Here are other platforms in the sector. Please note the returns figures are not directly comparable.
|Platform||Link||Target Rate (%)||My XIRR (%)||Status||Live Rating|
What is Crowdcube?
Crowdcube was conceived in 2011 in the aftermath of the latest financial crisis. At the time, this pioneered a new model of business funding. It provided a platform for individual investors to pool investments. This pot of money could be accessed by small businesses in return for a cut of the equity. This model provides benefits for both businesses and investors. For businesses, using equity to raise money instead of debt means that no repayments of the debt are due, and this at a time where cash is likely to be tight.
For investors, it now became possible to invest into small, unquoted businesses. At a minimum of £10 per investment, this was available to everyone. Whilst most businesses that raise money would eventually fail, the ones that do succeed could return money several times over for investors.
Whilst there are no overall statistics about performance, Crowdcube have some impressive successes behind them. Firms such as Camden Town Brewery and E-Car Club were acquired outright, meaning that initial shareholders were bought out by the acquiring company. Alternatively, companies can buy back their shares. The well-known Revolut had a secondary offering which if taken up, would have seen an initial investor realise 19 times their original investment.
Here is a list of Crowdcube features:
|Minimum Investment||1 share (price varies)|
|Fees||7.5% on profits|
|Available in ISA?||No|
|Active on forum?||No|
Crowdcube Signup Offer
Currently Crowdcube do not offer a promotional sign-up offer.
Is Crowdcube profitable?
Crowdcube is a trading name of Crowdcube Capital Ltd. This company has been incorporated since 2014. The parent company is Crowdcube Limited. The last accounts were published on 12 June 2020 and cover the period up to 30 September 2019.
Crowdcube made an operating loss of £2.6m in the past year, which was an improvement on the year before (£3.0m). Revenue jumped sharply and was £7.7m in the past year. For now the cash position looks OK. There was an equity raise in 2018 which meant the cash balance at the end of September 2019 was £7.9m. In theory this is enough to cover operating losses for another couple of years. Given the momentum, it may be likely that there may be a path to break even.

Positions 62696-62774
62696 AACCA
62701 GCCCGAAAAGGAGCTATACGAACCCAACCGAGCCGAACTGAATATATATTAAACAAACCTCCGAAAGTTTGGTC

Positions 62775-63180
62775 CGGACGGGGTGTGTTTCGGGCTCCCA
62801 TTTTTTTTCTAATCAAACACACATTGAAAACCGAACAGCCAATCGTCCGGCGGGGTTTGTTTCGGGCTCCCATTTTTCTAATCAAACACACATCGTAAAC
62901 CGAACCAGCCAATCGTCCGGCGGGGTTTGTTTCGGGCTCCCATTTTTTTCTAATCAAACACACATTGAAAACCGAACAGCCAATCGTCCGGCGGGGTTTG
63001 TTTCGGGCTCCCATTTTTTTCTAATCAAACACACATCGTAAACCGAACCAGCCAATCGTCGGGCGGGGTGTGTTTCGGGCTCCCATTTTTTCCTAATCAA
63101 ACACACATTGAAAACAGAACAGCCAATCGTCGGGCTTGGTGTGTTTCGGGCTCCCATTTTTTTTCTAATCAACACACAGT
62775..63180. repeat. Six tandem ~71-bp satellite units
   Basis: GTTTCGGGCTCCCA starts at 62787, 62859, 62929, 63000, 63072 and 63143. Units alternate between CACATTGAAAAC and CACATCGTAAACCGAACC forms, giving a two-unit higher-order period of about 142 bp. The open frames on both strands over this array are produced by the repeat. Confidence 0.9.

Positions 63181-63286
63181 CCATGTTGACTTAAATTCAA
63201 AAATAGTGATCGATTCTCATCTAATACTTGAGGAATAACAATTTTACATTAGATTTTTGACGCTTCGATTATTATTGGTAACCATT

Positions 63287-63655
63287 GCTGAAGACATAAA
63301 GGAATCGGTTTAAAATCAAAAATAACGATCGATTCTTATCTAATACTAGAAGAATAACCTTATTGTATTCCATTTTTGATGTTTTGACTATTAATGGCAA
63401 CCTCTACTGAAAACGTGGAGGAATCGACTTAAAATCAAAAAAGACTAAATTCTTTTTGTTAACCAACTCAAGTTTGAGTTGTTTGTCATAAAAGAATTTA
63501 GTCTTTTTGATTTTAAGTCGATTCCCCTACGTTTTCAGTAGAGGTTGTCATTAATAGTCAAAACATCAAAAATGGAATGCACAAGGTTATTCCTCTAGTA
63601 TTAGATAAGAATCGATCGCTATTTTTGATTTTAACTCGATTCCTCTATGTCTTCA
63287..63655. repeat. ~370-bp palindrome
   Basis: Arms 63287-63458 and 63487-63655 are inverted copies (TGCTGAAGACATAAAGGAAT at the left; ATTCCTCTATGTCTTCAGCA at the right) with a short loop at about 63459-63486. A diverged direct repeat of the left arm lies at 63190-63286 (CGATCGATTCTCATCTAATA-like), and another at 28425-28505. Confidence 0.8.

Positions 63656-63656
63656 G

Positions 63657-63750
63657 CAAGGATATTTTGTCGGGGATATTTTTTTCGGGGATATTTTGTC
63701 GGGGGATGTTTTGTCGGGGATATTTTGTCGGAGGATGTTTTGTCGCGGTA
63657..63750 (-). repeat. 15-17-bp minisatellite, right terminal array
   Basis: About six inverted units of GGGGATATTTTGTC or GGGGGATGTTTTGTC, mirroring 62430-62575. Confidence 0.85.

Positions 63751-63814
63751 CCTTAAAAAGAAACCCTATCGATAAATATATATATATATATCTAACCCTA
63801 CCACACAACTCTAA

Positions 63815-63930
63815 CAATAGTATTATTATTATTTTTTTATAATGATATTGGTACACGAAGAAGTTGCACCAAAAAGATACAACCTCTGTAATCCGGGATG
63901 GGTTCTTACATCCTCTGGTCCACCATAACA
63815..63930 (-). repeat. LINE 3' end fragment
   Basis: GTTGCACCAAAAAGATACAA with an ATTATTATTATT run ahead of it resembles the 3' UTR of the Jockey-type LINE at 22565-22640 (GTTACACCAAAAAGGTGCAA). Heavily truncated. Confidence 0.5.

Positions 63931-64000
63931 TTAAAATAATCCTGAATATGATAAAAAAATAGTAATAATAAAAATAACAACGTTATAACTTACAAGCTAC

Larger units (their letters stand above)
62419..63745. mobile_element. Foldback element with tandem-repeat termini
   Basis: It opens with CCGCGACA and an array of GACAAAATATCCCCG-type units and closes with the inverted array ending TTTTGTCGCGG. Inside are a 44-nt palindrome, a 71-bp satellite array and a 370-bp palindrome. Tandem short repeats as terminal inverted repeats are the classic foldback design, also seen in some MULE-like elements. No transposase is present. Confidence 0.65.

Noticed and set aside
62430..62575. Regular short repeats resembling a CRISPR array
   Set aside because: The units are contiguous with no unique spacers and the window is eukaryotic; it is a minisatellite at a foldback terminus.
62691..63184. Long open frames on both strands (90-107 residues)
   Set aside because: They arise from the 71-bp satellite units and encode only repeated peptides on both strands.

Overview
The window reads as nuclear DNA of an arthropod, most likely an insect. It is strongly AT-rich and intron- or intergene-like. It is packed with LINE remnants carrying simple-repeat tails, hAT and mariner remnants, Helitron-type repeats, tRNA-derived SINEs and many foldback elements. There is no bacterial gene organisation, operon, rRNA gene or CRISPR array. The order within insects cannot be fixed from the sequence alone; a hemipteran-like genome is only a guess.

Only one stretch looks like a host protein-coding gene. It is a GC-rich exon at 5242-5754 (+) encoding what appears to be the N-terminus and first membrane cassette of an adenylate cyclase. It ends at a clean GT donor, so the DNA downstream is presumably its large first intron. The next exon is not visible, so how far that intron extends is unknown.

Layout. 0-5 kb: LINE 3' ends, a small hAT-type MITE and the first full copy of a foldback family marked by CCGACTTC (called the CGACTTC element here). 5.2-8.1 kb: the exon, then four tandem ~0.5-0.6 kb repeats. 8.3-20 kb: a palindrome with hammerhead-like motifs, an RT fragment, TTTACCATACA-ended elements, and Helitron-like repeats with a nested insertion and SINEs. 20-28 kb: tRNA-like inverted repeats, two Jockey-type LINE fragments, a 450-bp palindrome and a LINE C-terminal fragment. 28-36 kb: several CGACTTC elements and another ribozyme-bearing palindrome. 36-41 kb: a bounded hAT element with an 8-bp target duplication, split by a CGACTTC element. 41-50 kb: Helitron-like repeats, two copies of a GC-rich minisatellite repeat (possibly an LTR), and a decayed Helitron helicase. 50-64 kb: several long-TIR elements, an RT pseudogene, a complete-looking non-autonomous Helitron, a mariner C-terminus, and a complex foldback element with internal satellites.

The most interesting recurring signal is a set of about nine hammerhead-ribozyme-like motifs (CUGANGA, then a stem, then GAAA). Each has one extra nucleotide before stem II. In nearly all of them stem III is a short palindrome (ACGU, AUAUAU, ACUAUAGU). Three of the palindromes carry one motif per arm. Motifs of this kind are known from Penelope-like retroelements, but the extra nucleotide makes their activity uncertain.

In October 2020 it was announced that Crowdcube and Seedrs were exploring a merger. Both these platforms are loss-making at present, but a tie-up would possibly increase the leverage they have both on businesses and investors. This merger was declined by the CMA and does not look like being resurrected at present.
Crowdcube Operating Model
Crowdcube do not have ownership or influence any of the businesses on their platform. Instead, they facilitate the raising of capital for businesses. The information is presented in a standard format, with plenty of detail given for users to do their own research. Not every business is priced at the same level, and will give away different amounts of equity for a different price. There is no negotiation about the price – either it is accepted or it is not.
Typically, much more information is given out than on other business-oriented platforms such as Funding Circle. This is because funding needs to reach a target before it can be drawn down, and nothing is received if the target is not met. You can expect any questions you have to be answered quickly.
Once your investment is accepted, you are the owner of shares in that company. Crowdcube administer your shares on a nominee basis (although for large enough investments, you can hold direct). Updates are collated and published on the Crowdcube platform, and progress can be tracked. Until recently, a secondary market to sell out your shares did not exist. Now one does, which gives the opportunity for later-stage companies to participate in raises as well as give initial investors a chance to sell out.